Greeks and Romans Lacked the Virtue of Doubt

The Greek and Roman antiquarians, and even their literati and philosophers, are chargeable with a total neglect of that spirit of doubt which subjects to a rigorous investigation both sacts, and the proofs that establish them. In reading their accounts of the history of events or of manners, of the productions and phenomena of nature, or of the works and processes of the arts, we are astonished at the composure with which they relate the most palpable absurdities, and the most fulsome and disgusting prodigies. A hearsay or rumour which they found tacked to any event, was sufficient, they conceived, to screen them from the censure of childish credulity. This indifference, which spoiled their study of history, and was an obstruction to their advancement in the knowledge of nature, is to be ascribed to the misfortune of the art of printing not being known. The certainty of our having collected, respecting any fact, all the authorities for and against it, a facility in comparing the different testimonies, the opportunity of throwing light upon the subject by the discussions to which that difference may give rise, are means of ascertaining truth which can only exist when it is possible to procure a great number of books, when copies of them may be indefinitely multiplied, and when no fear is entertained of giving them too extensive a circulation.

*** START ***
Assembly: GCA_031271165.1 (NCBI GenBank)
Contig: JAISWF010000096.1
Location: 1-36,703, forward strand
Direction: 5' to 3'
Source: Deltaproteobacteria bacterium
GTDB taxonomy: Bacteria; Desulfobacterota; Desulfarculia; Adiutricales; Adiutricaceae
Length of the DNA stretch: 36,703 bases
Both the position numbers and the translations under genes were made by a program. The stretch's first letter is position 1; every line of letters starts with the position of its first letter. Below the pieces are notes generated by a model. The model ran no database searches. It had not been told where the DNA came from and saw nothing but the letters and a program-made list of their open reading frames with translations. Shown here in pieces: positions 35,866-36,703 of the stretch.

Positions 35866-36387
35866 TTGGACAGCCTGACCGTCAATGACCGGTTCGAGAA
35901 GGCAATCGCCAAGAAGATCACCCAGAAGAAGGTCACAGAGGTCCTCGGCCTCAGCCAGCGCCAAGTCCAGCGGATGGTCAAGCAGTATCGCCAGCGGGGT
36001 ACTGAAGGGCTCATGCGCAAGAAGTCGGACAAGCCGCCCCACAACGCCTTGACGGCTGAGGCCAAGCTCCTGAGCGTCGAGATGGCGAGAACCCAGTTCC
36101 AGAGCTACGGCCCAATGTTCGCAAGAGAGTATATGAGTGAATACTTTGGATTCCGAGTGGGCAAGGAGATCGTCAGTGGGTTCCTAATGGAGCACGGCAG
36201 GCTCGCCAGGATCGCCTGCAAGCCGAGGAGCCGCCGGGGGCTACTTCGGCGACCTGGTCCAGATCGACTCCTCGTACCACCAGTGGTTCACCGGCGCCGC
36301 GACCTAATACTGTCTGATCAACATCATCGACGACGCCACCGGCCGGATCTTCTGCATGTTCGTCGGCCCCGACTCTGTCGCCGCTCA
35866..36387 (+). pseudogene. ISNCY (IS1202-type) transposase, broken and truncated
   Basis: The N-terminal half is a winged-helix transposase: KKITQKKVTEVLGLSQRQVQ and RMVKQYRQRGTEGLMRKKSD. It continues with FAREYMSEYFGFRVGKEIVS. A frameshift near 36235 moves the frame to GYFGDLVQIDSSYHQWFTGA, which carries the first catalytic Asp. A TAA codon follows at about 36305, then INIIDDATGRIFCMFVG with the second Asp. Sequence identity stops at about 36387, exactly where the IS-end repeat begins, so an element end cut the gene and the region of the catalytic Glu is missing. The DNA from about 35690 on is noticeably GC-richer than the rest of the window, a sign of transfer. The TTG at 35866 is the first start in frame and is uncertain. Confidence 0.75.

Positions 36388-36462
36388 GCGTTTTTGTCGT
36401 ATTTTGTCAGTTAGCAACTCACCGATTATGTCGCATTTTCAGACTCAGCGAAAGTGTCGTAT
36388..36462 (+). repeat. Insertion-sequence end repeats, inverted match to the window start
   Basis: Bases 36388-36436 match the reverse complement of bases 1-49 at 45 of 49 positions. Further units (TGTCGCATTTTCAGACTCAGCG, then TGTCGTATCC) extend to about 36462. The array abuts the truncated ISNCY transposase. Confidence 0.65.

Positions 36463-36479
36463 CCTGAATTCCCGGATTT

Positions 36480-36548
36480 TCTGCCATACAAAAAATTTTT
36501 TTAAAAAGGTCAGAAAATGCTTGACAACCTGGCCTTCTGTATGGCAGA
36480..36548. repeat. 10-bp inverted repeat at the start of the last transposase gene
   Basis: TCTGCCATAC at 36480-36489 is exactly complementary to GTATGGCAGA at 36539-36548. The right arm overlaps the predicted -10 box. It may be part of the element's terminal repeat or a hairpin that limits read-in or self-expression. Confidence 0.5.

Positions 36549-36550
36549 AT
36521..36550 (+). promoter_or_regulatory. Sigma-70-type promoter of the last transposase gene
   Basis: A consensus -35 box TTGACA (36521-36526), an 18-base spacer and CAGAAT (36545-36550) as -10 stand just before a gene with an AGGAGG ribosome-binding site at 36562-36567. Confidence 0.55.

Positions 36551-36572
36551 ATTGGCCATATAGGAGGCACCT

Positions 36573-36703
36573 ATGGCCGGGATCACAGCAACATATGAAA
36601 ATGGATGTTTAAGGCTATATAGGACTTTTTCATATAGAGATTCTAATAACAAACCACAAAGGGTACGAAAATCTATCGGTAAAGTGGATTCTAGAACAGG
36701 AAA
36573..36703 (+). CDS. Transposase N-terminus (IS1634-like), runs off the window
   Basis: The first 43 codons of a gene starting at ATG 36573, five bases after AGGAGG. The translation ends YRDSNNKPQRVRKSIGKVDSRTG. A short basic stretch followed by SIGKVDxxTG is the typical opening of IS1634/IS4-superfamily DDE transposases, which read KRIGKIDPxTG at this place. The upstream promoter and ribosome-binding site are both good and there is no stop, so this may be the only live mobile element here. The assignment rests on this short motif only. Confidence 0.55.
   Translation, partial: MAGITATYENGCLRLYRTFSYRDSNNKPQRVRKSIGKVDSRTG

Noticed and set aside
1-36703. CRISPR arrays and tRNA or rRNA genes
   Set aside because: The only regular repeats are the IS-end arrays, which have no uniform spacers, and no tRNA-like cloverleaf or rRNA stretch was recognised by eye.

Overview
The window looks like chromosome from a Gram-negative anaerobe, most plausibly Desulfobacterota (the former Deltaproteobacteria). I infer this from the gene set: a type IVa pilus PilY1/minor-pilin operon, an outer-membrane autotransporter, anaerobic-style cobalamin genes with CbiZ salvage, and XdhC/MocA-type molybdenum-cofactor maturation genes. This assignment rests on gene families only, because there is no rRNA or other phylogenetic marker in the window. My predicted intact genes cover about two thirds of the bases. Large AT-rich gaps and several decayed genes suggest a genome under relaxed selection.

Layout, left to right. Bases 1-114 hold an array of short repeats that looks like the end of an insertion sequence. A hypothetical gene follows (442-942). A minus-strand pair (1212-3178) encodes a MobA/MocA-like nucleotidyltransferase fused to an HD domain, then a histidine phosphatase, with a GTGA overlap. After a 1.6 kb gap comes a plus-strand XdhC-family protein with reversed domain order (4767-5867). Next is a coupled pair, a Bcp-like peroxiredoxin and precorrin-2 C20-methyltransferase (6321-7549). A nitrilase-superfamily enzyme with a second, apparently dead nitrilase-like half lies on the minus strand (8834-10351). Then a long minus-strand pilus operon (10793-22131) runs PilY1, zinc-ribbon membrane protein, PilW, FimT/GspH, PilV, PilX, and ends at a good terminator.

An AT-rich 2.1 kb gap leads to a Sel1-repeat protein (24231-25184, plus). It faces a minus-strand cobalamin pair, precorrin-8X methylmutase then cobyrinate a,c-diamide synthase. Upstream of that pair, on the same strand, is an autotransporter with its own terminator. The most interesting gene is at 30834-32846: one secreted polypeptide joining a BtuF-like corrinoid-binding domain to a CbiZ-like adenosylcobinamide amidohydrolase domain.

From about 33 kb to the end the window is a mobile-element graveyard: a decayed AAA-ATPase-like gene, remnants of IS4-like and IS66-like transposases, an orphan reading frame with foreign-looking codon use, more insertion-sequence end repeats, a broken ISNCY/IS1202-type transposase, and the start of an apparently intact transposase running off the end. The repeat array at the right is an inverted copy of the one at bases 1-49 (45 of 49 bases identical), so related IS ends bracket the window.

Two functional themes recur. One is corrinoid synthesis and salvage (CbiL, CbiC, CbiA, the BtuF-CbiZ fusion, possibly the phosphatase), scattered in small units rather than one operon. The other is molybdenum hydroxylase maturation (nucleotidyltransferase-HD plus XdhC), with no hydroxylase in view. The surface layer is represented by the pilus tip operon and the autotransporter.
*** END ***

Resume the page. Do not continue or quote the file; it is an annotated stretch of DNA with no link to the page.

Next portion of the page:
...and as a result, their writing reveals an incredible gullibility.

Folksonomies: history doubt

/law, govt and politics (0.528422)
/religion and spirituality (0.509808)
/art and entertainment/books and literature (0.403628)

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Epistemology (0.950959): dbpedia | freebase | opencyc
Roman Empire (0.716861): dbpedia | freebase | opencyc | yago
Greek language (0.676682): dbpedia | freebase | yago
Truth (0.670449): dbpedia | freebase
Knowledge (0.610972): dbpedia | freebase
Arts (0.601580): dbpedia
Greeks (0.591395): dbpedia | freebase | yago
Difference (0.579914): dbpedia

 Outlines of an Historical View of the Progress of the Human Mind
Books, Brochures, and Chapters>Book:  Condorcet, Jean-Antoine-Nicolas de Caritat (1795), Outlines of an Historical View of the Progress of the Human Mind, Retrieved on 2012-08-06
  • Source Material []
  • Folksonomies: philosophy